Retired? It’s Nothing To Lose Your Balance Over!

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Retirement is nothing to lose your balance over.

Dr. Alicia Arbaje said, “weakness and loss of balance are usually symptoms of inactivity, not old age”.

There is some decline in our balance as we age. This is normal.

It concerns retired and aging people because we have all heard of a senior who has fallen. They have fractured a bone or hit their head, and have never been the same. We don’t want it to happen to us.

As seniors, there could be several reasons for loss of balance.

Our vision could be getting worse. If we can’t see clearly, we may fall. If we are taking medications, they can interact and cause dizziness. Even low blood pressure can cause dizziness and loss of balance. An inner ear infection can cause us to be lightheaded. Loss of balance is not always because of normal aging or inactivity.

Is there anything we can do about our loss of balance?

Two Ways To Fight Loss Of Balance

There are a couple of ways to fight our loss of balance. One is by staying active. The second is by doing some specific exercises that can improve our balance.

1) Staying Active To Avoid Loss Of Balance

Staying active and exercising does not necessarily mean going to a gym.

a. Walking is a natural movement for the body. Brisk walking will get your heart rate up. It will also provide many benefits to your body, including improving your balance.

b. Swimming is a gentle movement for the body. It will also improve your balance.

c. Riding a bicycle can strengthen your leg muscles. And the act of balancing the bike will help your body improve its balance.

d. Bowling, tennis, yoga, and dancing are also great ways of staying active as retirees. They also improve our balance.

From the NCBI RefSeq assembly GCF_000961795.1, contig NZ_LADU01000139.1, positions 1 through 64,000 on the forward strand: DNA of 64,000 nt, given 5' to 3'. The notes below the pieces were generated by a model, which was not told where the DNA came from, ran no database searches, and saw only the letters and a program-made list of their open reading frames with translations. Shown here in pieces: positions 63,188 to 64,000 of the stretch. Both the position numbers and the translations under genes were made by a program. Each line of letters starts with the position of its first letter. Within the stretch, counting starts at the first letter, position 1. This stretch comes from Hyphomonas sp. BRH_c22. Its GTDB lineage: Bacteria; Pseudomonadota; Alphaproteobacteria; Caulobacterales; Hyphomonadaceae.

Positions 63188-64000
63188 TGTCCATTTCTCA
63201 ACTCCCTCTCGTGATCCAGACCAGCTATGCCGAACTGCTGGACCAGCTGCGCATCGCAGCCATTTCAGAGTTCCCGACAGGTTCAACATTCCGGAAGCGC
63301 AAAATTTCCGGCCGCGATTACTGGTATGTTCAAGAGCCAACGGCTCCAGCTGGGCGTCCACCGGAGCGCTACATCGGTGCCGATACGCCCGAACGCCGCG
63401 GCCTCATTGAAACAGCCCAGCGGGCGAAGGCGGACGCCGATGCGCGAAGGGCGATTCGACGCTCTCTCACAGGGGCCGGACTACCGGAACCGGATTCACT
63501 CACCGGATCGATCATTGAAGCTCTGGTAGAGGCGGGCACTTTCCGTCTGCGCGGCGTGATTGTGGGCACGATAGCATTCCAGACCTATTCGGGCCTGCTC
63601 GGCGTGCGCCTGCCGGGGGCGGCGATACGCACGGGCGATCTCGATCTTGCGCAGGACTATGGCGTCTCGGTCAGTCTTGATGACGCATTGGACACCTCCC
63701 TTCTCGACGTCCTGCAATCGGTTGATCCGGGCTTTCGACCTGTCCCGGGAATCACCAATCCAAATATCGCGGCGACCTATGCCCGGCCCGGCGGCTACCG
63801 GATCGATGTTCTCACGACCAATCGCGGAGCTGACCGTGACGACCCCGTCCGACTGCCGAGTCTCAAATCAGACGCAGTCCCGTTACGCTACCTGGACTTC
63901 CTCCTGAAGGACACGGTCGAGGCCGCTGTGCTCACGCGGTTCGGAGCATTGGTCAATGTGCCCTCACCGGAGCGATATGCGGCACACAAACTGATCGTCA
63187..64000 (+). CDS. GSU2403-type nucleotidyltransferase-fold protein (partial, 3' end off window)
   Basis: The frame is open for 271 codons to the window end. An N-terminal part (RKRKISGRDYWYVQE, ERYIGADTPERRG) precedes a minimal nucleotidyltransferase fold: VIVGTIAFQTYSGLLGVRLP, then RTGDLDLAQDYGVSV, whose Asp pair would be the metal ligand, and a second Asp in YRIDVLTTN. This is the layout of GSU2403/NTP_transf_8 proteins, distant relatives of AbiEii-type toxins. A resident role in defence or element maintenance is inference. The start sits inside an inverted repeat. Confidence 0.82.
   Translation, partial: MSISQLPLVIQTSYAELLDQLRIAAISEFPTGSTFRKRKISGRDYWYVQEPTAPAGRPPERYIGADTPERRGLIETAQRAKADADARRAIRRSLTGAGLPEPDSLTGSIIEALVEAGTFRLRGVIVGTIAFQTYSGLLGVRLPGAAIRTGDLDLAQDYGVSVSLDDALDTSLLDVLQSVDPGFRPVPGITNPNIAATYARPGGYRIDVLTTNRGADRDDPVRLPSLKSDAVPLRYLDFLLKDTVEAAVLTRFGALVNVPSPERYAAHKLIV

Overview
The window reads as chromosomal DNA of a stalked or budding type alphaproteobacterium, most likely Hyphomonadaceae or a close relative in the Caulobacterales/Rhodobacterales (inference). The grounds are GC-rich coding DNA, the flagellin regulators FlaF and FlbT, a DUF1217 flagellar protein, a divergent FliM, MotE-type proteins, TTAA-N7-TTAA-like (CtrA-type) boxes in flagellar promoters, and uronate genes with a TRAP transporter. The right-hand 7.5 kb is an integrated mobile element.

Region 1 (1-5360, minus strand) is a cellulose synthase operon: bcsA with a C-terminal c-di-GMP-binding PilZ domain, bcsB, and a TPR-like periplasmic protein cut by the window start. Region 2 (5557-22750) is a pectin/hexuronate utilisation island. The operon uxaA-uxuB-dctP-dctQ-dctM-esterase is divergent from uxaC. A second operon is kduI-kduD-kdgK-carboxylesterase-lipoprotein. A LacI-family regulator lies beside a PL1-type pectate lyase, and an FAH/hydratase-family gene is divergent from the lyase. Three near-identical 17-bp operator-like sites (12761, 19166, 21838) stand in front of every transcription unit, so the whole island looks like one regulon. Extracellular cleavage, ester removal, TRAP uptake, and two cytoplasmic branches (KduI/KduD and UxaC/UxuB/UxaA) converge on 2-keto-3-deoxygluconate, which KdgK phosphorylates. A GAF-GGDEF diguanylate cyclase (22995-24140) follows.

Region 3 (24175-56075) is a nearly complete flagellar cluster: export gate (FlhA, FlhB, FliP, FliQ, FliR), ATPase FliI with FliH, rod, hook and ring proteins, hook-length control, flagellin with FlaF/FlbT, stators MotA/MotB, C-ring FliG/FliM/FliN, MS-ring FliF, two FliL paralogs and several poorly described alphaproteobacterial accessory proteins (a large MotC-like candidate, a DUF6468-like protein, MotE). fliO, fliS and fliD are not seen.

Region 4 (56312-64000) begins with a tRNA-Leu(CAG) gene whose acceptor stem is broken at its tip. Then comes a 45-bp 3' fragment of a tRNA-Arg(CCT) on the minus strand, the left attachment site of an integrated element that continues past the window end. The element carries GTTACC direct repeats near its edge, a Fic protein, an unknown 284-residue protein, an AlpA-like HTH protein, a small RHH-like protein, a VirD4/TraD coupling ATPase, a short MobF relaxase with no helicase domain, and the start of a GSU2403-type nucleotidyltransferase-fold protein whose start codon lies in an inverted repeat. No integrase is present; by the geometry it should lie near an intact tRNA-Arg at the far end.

What staying active comes down to is you. Do what is comfortable for you.

If you don’t like an activity, try something else!

2) Exercises To Improve Balance

There are many specific exercises that we can do at home to improve balance. These exercises will also help prevent our loss of balance.

The only equipment you need is a straight back chair, a wall, or a countertop to grab, or touch, for support if needed.

a. Walk in a straight line, placing your heel directly in front of the toes of your other foot. Need a line? Follow the grout line between the tiles on the floor. Or use blue painters tape and make a line. The blue tape will not leave residue on the floor as other tapes might.

b. Without holding on to anything, raise up on your toes 10 times. Repeat, only this time with your eyes closed.

c. Stand on one leg with your eyes closed. Try to improve your time.

If these exercises aren’t your thing, do an internet search. There are many other examples out there in the internet world.


Some loss of balance is due to aging. Most loss of balance is due to inactivity.

Staying active as a retiree will help prevent loss of balance. Staying active can also help improve your balance.

Some of the many activities you can try are bike riding, brisk walking, swimming, or yoga.

Find activities you like! Activities that you will do!

Another way to improve your balance is with some specific exercises. Most of these exercises we can do in our home. Most need no equipment other than a wall or straight back chair.

Are you staying active and doing some specific balance exercises? Are you still losing your balance? Please see your doctor. It could be your vision or the medications you are taking.

Let’s stay active and not lose our balance over retirement.

Next, we will be talking about staying active and social interaction. Cards anyone?

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Retired? Stay Active To Help Ward Off Illness!

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Hippocrates said, “Even when all is known, the care of a man is not yet complete, because eating alone will not keep a man well; he must also take exercise. For food and exercise, while possessing opposite qualities, yet work together to produce health.”

Hippocrates was a Greek physician who is referred to as the father of medicine. He thought exercise as important as diet for prevention of illness.

In the 20th century, there was an enormous shift away from prevention to treatment. This was due to advancement in the medical and pharmaceutical fields.

As retirees, we need to shift our focus from treatment back to prevention. Activity is an important element for maintaining our health and warding off illness.

Two Groups Of Illness Affected By Staying Active